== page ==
Cognitive bias in a non-human primate: husbandry procedures influence cognitive indicators of psychological well-being in captive rhesus macaques
The measurement of 'cognitive bias' has recently emerged as a powerful tool for assessing animal welfare. Cognitive bias was initially, and widely, studied in humans, and describes the way in which particular emotions are associated with biases in information processing. People suffering
from clinical levels of anxiety or depression, for example, interpret ambiguous events more negatively than do non-anxious or non-depressed people. Development of methods for use with non-human animals has revealed similar biases in several species of mammals and birds, and one invertebrate.
However, cognitive bias has not been previously explored in any species of non-human primate, despite specific concerns raised about the welfare of these animals in captivity. Here, we describe a touchscreen-based cognitive-bias task developed for use with captive rhesus macaques (Macaca
mulatta). Monkeys were initially trained on a 'Go/No-Go' operant task, in which they learned to touch one of two lines that differed in size in order to receive a reward (food), and to desist from touching the other line to avoid a mildly aversive stimulus (delay to the next trial and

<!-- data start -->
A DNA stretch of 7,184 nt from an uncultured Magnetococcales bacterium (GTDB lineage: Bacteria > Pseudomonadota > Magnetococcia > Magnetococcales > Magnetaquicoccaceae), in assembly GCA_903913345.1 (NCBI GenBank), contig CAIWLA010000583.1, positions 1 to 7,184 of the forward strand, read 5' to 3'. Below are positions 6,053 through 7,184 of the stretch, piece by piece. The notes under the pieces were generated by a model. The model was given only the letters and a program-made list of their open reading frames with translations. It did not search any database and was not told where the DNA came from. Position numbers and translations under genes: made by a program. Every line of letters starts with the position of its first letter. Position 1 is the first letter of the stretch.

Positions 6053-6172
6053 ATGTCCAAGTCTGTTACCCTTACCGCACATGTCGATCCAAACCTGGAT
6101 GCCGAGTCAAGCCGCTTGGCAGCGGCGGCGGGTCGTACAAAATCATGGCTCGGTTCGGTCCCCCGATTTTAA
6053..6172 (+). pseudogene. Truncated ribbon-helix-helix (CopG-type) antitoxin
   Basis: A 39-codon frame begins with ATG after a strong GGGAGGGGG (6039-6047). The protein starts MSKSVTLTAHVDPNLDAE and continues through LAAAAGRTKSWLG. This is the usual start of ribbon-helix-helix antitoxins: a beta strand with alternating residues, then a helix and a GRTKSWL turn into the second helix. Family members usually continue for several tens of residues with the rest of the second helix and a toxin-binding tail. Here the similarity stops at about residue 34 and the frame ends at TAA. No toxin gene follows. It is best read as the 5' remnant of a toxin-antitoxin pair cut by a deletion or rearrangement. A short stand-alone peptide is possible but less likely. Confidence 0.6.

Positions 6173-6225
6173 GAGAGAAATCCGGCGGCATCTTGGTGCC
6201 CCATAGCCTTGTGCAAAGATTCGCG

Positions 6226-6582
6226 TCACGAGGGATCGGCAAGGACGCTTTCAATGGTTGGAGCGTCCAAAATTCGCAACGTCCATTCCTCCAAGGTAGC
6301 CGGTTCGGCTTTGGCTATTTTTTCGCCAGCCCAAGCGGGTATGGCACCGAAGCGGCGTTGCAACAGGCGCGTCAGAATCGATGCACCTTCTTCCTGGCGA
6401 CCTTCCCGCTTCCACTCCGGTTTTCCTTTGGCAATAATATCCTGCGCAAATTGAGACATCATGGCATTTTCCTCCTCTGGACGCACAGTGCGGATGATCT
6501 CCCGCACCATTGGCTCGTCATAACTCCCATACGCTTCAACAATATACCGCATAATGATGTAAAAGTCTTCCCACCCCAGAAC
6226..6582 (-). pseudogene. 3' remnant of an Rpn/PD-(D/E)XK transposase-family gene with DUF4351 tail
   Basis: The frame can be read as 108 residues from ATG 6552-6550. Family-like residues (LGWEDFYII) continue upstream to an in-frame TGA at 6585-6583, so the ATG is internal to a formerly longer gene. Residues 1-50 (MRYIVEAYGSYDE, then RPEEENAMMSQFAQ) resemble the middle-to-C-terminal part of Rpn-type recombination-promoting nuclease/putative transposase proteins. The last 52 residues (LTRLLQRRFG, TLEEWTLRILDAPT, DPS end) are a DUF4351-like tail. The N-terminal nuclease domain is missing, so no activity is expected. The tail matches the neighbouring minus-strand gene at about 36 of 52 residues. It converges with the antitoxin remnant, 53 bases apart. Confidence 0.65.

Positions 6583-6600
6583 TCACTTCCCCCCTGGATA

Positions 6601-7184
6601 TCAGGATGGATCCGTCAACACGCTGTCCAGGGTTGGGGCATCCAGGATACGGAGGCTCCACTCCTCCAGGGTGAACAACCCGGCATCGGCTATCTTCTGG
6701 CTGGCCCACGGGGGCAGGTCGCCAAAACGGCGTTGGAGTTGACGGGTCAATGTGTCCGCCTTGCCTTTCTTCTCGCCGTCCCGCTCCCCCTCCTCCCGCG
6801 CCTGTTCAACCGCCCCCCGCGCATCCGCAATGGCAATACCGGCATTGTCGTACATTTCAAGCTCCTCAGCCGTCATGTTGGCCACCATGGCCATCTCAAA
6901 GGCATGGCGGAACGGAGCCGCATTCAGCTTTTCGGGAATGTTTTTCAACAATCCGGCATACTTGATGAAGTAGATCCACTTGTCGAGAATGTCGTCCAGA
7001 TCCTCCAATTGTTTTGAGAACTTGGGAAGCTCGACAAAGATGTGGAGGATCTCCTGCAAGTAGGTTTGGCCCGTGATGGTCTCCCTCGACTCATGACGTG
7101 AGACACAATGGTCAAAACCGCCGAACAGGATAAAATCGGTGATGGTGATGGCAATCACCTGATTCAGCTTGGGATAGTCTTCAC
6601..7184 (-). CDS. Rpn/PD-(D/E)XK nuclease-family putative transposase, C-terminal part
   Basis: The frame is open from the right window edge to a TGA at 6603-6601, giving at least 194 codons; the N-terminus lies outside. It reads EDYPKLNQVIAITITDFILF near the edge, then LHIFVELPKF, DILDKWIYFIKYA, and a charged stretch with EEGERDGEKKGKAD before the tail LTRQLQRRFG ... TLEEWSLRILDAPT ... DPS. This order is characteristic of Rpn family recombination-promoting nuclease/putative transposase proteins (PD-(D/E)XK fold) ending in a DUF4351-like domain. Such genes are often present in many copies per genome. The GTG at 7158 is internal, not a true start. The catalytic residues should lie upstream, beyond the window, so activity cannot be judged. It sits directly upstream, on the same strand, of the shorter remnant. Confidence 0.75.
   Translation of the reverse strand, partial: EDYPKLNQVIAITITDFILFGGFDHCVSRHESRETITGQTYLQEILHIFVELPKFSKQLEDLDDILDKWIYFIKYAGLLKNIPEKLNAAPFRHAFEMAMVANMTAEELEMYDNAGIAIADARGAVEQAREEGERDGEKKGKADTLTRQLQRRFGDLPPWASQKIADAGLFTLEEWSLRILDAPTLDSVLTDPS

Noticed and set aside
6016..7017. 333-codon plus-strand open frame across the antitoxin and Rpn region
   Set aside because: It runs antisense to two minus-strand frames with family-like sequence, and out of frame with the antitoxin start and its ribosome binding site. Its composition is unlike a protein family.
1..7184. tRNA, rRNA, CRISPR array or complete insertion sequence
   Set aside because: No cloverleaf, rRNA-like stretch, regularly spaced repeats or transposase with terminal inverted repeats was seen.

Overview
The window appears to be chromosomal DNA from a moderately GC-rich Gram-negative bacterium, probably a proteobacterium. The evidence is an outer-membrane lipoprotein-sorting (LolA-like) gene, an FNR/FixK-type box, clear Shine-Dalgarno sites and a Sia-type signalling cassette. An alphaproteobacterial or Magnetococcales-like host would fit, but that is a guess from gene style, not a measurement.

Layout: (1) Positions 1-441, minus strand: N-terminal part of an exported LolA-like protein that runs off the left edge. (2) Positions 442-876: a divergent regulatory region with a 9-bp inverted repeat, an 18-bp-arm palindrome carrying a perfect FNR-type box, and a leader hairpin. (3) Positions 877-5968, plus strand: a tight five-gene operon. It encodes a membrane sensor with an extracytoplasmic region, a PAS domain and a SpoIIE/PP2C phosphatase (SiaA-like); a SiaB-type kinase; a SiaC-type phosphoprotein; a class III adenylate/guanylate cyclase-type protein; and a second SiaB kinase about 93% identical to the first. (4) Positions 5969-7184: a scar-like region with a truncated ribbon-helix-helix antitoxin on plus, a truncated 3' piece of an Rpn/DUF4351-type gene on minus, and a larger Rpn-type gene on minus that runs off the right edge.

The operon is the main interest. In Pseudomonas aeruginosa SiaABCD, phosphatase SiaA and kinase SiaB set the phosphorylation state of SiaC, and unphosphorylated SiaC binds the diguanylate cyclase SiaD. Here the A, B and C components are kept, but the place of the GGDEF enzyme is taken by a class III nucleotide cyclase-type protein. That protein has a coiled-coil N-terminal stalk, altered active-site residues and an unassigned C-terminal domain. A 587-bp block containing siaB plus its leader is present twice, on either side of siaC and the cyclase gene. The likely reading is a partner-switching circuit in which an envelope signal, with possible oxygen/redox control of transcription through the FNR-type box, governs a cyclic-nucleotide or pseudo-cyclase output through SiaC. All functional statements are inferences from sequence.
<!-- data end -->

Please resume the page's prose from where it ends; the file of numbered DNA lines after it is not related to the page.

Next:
white noise). In testing sessions, the monkeys were presented with lines of intermediate size. We measured whether touchscreen responses to these ambiguous stimuli were affected by husbandry procedures (environmental enrichment, and a statutory health check involving restraint and ketamine
hydrochloride injection) presumed to induce positive and negative shifts in affective state, respectively. Monkeys made fewer responses to ambiguous stimuli post health check compared to during the phase of enrichment suggesting greater expectation of negative outcomes following the health
check compared to during enrichment. Shifts in affective state following standard husbandry procedures may therefore be associated with changes in information processing similar to those demonstrated in anxious and depressed humans, and in a number of other taxa.